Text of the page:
- Central Elementary (PS–5)
- Dewitt Elementary (PS–5)
- Flat Lick Elementary (PS–5)
- Girdler Elementary (PS–5)
- G.R. Hampton Elementary (PS–5)
- Jesse D. Lay Elementary (PS–5)
- Lynn Camp Elementary (PS–5)
- Knox County Middle School (6–8)
- Lynn Camp High School (6–12)
- Knox Appalachian School (5–12)
- Knox Central High School (9–12)
- Knox County Learning Academy (9–12)
- Barbourville Independent School District serves the city of Barbourville at a single campus with elementary and high school sections (grades PS–12).
- The Corbin Independent School District serves the entire city of Corbin, making it one of the few districts in Kentucky whose boundaries cross county lines. The following are schools funded by the Corbin Independent School School District (grades served in parentheses):
- Corbin Primary School (K–2)
- Corbin Elementary (3–4)
- Corbin Intermediate (5–6)
- Corbin Middle School (7–8)
- Corbin High School (9–12)
Other unincorporated placesEdit
- "State & County QuickFacts". United States Census Bureau. Archived from the original on July 13, 2011. Retrieved March 8, 2014.
- "Find a County". National Association of Counties. Archived from the original on 2011-05-31. Retrieved 2011-06-07.
- "Knox County". The Kentucky Encyclopedia. 2000. Retrieved August 22, 2014.
- The Register of the Kentucky State Historical Society, Volume 1. Kentucky State Historical Society. 1903. pp. 35.
- Hogan, Roseann Reinemuth (1992). Kentucky Ancestry: A Guide to Genealogical and Historical Research. Ancestry Publishing. p. 264. ISBN 9780916489496. Retrieved 26 July 2013.
- "2010 Census Gazetteer Files". United States Census Bureau. August 22, 2012. Archived from the original on August 12, 2014. Retrieved August 17, 2014.
- Knox County, KY Economy, Data USA, 2017
- "Population and Housing Unit Estimates". Retrieved July 29, 2019.
- "U.S. Decennial Census". United States Census Bureau. Retrieved August 17, 2014.
- "Historical Census Browser". University of Virginia Library. Retrieved August 17, 2014.
- "Population of Counties by Decennial Census: 1900 to 1990". United States Census Bureau. Retrieved August 17, 2014.
- "Census 2000 PHC-T-4. Ranking Tables for Counties: 1990 and 2000" (PDF). United States Census Bureau. Retrieved August 17, 2014.
- "U.S. Census website". United States Census Bureau. Retrieved 2008-01-31.
- Copeland, James E.; ‘Where Were the Kentucky Unionists and Secessionists’; The Register of the Kentucky Historical Society, volume 71, no. 4 (October, 1973), pp. 344-363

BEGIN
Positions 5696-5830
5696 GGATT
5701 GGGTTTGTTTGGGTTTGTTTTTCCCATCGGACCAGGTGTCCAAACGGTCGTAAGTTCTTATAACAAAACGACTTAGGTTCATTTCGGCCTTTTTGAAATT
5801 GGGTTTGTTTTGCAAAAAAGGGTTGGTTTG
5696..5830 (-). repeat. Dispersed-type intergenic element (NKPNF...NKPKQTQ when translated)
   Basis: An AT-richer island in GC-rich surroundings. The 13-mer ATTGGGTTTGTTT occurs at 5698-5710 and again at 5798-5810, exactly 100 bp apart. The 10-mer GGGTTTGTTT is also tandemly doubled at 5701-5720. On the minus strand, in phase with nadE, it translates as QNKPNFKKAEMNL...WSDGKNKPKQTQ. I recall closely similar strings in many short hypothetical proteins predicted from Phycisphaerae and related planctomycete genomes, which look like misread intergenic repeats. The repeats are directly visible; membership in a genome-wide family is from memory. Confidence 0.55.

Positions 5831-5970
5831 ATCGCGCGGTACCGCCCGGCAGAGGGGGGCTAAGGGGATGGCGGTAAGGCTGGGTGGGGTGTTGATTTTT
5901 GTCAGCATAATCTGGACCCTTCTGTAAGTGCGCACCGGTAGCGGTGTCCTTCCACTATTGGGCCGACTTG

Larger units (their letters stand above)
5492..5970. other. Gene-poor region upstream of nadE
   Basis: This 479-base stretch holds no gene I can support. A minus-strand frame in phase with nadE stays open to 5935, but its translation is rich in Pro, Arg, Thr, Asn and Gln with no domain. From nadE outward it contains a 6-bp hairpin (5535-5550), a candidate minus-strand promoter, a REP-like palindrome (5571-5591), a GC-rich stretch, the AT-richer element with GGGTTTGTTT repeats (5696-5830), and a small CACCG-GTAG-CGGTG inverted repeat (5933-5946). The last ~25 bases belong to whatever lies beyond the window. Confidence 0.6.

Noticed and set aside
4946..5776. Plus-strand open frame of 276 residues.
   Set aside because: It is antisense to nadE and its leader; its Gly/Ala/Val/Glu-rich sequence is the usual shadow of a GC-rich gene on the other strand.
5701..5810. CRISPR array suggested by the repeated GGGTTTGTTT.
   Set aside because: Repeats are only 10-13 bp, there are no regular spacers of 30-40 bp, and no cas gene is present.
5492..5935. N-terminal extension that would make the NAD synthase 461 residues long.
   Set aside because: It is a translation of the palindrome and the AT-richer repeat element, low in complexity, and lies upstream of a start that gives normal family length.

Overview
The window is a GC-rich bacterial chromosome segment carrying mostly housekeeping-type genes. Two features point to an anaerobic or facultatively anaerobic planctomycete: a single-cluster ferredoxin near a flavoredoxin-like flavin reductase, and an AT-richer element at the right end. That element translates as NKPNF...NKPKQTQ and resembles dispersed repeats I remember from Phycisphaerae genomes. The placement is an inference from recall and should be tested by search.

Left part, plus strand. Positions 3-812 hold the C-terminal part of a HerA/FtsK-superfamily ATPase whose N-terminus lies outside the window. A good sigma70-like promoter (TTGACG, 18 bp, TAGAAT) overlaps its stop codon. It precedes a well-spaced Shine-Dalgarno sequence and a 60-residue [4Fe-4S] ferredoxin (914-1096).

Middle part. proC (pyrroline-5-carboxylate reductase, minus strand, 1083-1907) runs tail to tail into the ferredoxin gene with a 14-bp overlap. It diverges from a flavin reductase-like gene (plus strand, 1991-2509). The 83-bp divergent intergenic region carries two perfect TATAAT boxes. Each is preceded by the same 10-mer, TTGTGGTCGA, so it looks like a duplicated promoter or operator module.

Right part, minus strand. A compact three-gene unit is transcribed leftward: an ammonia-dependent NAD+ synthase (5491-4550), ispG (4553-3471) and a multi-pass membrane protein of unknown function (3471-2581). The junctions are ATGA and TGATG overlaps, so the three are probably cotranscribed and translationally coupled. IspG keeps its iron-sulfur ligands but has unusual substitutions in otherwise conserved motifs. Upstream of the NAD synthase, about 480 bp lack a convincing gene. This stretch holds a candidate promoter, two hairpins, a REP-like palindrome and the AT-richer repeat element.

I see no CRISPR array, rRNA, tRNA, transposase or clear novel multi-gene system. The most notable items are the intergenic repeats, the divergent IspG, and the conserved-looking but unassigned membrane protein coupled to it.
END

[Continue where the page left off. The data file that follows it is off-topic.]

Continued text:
- Leip, David. "Dave Leip's Atlas of U.S. Presidential Elections". uselectionatlas.org. Retrieved 2018-07-03.
- The Kentucky Highlands Project
- Bradley, Erwin S., Union College: A History, 1889-1954, Written in Commemoration of the Seventy-Fifth Anniversary of Its Founding (Barbourville, KY: Union College, 1954). Available online at: https://archive.org/details/unioncollege18791954brad
- Decker, Elmer, "Knox County Kentucky History," manuscript by a local attorney from the 1930s and 1940s, containing much in the way of raw historical facts as well as documents, available online on the Bell County [KY] Public Libraries website www.bellcountypubliclibraries.org/crm/ky/knox/decker.html
- Fetterman, John, Stinking Creek: The Portrait of a Small Mountain Community in Appalachia (E. P. Dutton, 1967; reprint, Plume, 1970). Also available online on the Bell County [KY] Public Libraries website. See: Bellcountypubliclibraries.org
- Marigold, W. Gordon and Erwin S. Bradley, Union College, 1879-1979 (Barbourville, KY: Union College, 1979).
- Mills, Michael C., Barbourville and Knox County. Arcadia Publishing (August 2, 2000). Also available online at: Arcadia Publishing-Local Interest & American History Books
- Mitchell, Charles Reed, ed., History and Families, Knox County, Kentucky, 1799-1994. With a History of Knox County, Kentucky by William Sherman Oxendine, Charles Reed Mitchell, and Ron Rosenstiel (Paducah, KY: Turner Pub. Co., 1994).
- Warren, King Solomon, History of Knox County, Kentucky (Barbourville, KY: Daniel Boone Festival, 1976).